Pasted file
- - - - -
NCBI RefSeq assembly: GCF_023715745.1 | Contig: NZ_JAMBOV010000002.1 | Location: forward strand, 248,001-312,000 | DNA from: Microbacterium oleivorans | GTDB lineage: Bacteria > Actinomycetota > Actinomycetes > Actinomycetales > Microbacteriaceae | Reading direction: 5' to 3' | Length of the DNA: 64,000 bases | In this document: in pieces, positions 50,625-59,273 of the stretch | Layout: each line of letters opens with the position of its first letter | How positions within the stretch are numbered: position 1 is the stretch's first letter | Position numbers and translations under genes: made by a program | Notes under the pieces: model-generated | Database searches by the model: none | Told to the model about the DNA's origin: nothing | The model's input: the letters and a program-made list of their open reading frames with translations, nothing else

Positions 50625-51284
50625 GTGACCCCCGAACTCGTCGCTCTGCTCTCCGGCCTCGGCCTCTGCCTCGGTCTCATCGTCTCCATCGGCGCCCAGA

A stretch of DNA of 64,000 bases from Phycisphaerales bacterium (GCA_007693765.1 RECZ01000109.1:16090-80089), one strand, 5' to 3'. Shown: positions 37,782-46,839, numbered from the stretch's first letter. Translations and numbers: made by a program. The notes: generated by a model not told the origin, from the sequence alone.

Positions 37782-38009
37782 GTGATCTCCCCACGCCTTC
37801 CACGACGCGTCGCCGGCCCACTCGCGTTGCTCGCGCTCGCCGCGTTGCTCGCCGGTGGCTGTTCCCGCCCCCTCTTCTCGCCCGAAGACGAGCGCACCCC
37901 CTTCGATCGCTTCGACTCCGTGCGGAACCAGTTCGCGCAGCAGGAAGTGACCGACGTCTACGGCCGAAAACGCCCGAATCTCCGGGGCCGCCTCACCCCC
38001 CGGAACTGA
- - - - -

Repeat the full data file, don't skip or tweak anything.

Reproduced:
NCBI RefSeq assembly: GCF_023715745.1 | Contig: NZ_JAMBOV010000002.1 | Location: forward strand, 248,001-312,000 | DNA from: Microbacterium oleivorans | GTDB lineage: Bacteria > Actinomycetota > Actinomycetes > Actinomycetales > Microbacteriaceae | Reading direction: 5' to 3' | Length of the DNA: 64,000 bases | In this document: in pieces, positions 50,625-59,273 of the stretch | Layout: each line of letters opens with the position of its first letter | How positions within the stretch are numbered: position 1 is the stretch's first letter | Position numbers and translations under genes: made by a program | Notes under the pieces: model-generated | Database searches by the model: none | Told to the model about the DNA's origin: nothing | The model's input: the letters and a program-made list of their open reading frames with translations, nothing else

Positions 50625-51284
50625 GTGACCCCCGAACTCGTCGCTCTGCTCTCCGGCCTCGGCCTCTGCCTCGGTCTCATCGTCTCCATCGGCGCCCAGA

A stretch of DNA of 64,000 bases from Phycisphaerales bacterium (GCA_007693765.1 RECZ01000109.1:16090-80089), one strand, 5' to 3'. Shown: positions 37,782-46,839, numbered from the stretch's first letter. Translations and numbers: made by a program. The notes: generated by a model not told the origin, from the sequence alone.

Positions 37782-38009
37782 GTGATCTCCCCACGCCTTC
37801 CACGACGCGTCGCCGGCCCACTCGCGTTGCTCGCGCTCGCCGCGTTGCTCGCCGGTGGCTGTTCCCGCCCCCTCTTCTCGCCCGAAGACGAGCGCACCCC
37901 CTTCGATCGCTTCGACTCCGTGCGGAACCAGTTCGCGCAGCAGGAAGTGACCGACGTCTACGGCCGAAAACGCCCGAATCTCCGGGGCCGCCTCACCCCC
38001 CGGAACTGA